Geology of the Lesser Himalayan and Higher Himalayan Crystalline sequences of the Everest area along the Dudh Koshi valley, eastern Nepal Himalaya

  • SM Rai Department of Geology, Tribhuvan University, Tri-Chandra Campus, Ghantaghar, Kathmandu, Nepal
  • M Yoshida Gondwana Institute for Geology and Environment, Hashimoto, Japan
  • BN Upreti Department of Geology, Tribhuvan University, Tri-Chandra Campus, Ghantaghar, Kathmandu, Nepal
  • PD Ulak Department of Geology, Tribhuvan University, Tri-Chandra Campus, Ghantaghar, Kathmandu, Nepal
Keywords: Dudh Koshi Valley

Abstract

The 40 km sector from Kharikhola to Gorakshep along the Dudh Koshi valley is occupied by the Lesser Himalayan Metasedimentary Sequence (LHS) in the south and the Higher Himalayan Crystalline Sequence (HHCS) in the north, with the Main Central Thrust (MCT) between the above two sequences running at about 2.5 km north from Kharikhola. All rock units of the LHS below the MCT dip towards NNE while the rocks of the HHCS immediately above the MCT dip northwards; further north in the middle section, they dip generally ENE to ESE and megascopic synclinal and anticlinal folds. The main rock types in the LHS are green-schist and lower amphibolite grade metamorphic rocks. They include fine-grained garnet-chlorite-muscovite phyllite, metasandstone and coarse-grained Proterozoic granitic augen gneiss in the structural lower section (southern part). In the upper section (northern part), the rocks are medium grained garnet schist, garnet-muscovite-biotite-graphite schist, and quartzite. Immediate below the MCT, the rocks are found to be highly sheared and seem to be gneiss. S-C structures are prominent showing the south sense of shearing. The rocks of the HHCS are well foliated, amphibolite grade metamorphic rocks which are intruded by Palaeozoic and Tertiary granitoids. The metamorphic rocks are garnet gneiss, garnet-kyanite gneiss, garnet-sillimanite-biotite gneiss, quartzite, schist, amphibolite and marble. Granite, pegmatite and deformed pegmatite are the igneous rocks. In the upper section, south of Gokyo-Ri, very coarse grained; highly sheared augen gneisses of about 300 m thick are exposed. These rocks are pinkish in color due to abundant pink feldspars. This gneiss could be the Cambro-ordovician granite. The middle section surrounding Namche Bazar is dominated by migmatite with migmatitic biotite gneiss, augen gneiss, granitic gneiss, all carrying more or less sillimanite. The amount of migmatitic granite decreases southward. The lower section of the HHCS south of Jorsalle is mostly covered by biotite gneiss with or without garnet and sillimanite. Tourmaline-bearing biotite-muscovite granite is common throughout the middle and lower sections, cross cutting the gneisses and migmatite. The host rocks are folded with the development of major foliation during the syn-MCT deformation prior to the intrusion of the granitic pegmatite. Sometimes, pegmatite carries cleavage, which could be due to late deformation. Some foliated pegmatite is considered to be partially re-melted foliated granite of earlier generation. The early granitic pegmatite is also folded with host rocks. The relationship of folded pegmatite with host rocks, the development of cleavage in pegmatite and porphyroblasts developed along the foliation plane of gneiss show that the major foliation was first intruded by two mica-tourmaline pegmatite (Mu-rich) and then both of them were folded together, resulting in the development of the cleavage as well as flattening of the porphyroblasts. This deformation could be of the post-MCT. Pegmatite locally shows contact effect along with shearing; e. g., coarsening of biotite clot is observed in some biotite schist near the contact with a pegmatite intrusion. This phenomenon is considered to reflect the late stage activity of the MCT associated with the pegmatite intrusion. In some places coarse-grained biotite schist occurs intruded by tourmaline-biotite pegmatite dyke, while in other places, fine grained biotite schist is seen apart from the intrusion. There are a variety of occurrences of folding, foliation, schistosity and cleavage, in relation to augen structure, migmatitic pegmatite and tourmaline granite. Related observations of their relationships will enrich our knowledge on the tectono-metamorphic evolution of the HHCS. The gneisses of the HHCS carry dominant foliation and show a variety of mesoscopic folds. Earliest isoclinal reclined folds, earlier tight plunging folds, and later open and kink upright folds are identified. Some of these structures are considered to be pre-MCT, and some others are found to be syn-MCT deformations. The SSW and SSE plunging mineral lineation marked by mica and sillimanite is developed, possibly related to the movement of the MCT. The Tertiary tourmaline granite cutting across gneisses suffers upright folding and carries cleavage structure parallel to the axial surface of the fold. In some outcrops, interesting relationships among mesoscopic structures, pegmatite intrusion and potash-feldspar porphyroblasts are observed. The highly foliated ductile area shows the different metamorphic episodes. The grade of metamorphism in this area increases towards the upper section of the zone of the HHCS from the MCT . The P-T conditions below the MCT in this region show the inverse metamorphism in the rocks of the LHS. The development of the MCT, the inverse metamorphism and Miocene granitic intrusion in the higher section are genetically related. From the field observation of the middle section of the HHCS, garnet crystals are transformed to chlorite, indicating the effect of retrograde metamorphism. It could be related either or both to the latestage activity of the MCT and/or to the normal faulting (South Tibetan Detachment Fault) event between the HHCS and Tibetan-Tethys Sedimentary Sequence.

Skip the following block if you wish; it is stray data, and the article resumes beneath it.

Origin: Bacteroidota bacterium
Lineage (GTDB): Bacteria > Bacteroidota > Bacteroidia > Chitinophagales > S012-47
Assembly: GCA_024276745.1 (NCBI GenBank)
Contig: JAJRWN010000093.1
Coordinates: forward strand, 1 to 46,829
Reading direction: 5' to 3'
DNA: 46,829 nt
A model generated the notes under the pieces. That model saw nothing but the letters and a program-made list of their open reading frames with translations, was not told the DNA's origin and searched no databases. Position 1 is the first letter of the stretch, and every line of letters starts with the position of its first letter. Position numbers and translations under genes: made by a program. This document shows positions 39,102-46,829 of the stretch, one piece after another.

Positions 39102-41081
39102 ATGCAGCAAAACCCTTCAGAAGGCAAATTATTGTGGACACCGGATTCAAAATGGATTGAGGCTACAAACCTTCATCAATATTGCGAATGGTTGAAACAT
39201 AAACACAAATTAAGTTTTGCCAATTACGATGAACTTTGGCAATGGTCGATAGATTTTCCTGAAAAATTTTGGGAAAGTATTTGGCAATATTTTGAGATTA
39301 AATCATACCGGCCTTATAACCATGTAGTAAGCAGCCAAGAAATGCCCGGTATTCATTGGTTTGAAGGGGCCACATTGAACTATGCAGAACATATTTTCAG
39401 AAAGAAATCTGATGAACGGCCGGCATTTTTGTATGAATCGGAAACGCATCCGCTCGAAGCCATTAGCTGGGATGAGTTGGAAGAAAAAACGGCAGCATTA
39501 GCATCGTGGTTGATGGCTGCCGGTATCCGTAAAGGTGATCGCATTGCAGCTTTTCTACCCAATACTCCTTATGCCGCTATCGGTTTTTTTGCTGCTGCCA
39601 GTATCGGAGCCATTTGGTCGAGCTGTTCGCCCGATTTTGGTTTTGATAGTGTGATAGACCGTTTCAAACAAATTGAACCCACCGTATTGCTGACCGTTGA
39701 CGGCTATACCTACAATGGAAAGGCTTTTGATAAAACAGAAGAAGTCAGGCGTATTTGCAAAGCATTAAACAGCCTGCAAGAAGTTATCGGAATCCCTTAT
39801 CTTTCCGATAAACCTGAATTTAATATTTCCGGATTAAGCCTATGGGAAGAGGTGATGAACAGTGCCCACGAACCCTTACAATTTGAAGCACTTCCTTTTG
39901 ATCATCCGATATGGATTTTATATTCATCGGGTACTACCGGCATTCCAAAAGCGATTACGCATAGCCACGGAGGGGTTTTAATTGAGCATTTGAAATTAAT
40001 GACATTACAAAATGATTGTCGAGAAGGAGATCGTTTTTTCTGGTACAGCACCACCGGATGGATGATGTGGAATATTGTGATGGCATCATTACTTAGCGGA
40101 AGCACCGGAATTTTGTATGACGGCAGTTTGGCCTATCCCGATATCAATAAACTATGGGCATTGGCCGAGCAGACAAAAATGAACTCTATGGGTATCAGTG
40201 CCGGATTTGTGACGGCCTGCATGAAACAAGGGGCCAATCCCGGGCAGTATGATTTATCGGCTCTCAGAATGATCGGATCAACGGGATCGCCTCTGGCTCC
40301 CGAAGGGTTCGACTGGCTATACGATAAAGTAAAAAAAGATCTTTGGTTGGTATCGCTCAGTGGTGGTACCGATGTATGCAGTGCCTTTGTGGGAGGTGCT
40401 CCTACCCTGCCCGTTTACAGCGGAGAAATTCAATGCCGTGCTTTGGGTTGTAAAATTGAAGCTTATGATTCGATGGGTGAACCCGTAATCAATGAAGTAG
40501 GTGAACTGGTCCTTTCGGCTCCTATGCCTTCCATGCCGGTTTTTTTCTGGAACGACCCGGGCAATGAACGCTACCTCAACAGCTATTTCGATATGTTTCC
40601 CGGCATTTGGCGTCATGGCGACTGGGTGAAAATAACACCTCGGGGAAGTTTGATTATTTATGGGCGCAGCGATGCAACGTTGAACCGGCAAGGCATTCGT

Journal of Nepal Geological Society, 2007, Vol. 36 (Sp. Issue) p.11

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Abstract
2007

Author Biography

BN Upreti, Department of Geology, Tribhuvan University, Tri-Chandra Campus, Ghantaghar, Kathmandu, Nepal
Institute of Science and Technology, Tribhuvan University, Kirtipur, Kathmandu, Nepal
How to Cite
Rai, S., Yoshida, M., Upreti, B., & Ulak, P. (1). Geology of the Lesser Himalayan and Higher Himalayan Crystalline sequences of the Everest area along the Dudh Koshi valley, eastern Nepal Himalaya. Journal of Nepal Geological Society, 36, 11. Retrieved from https://www.nepjol.info/index.php/JNGS/article/view/768
Section
General Geology, Tectonics, and Seismicity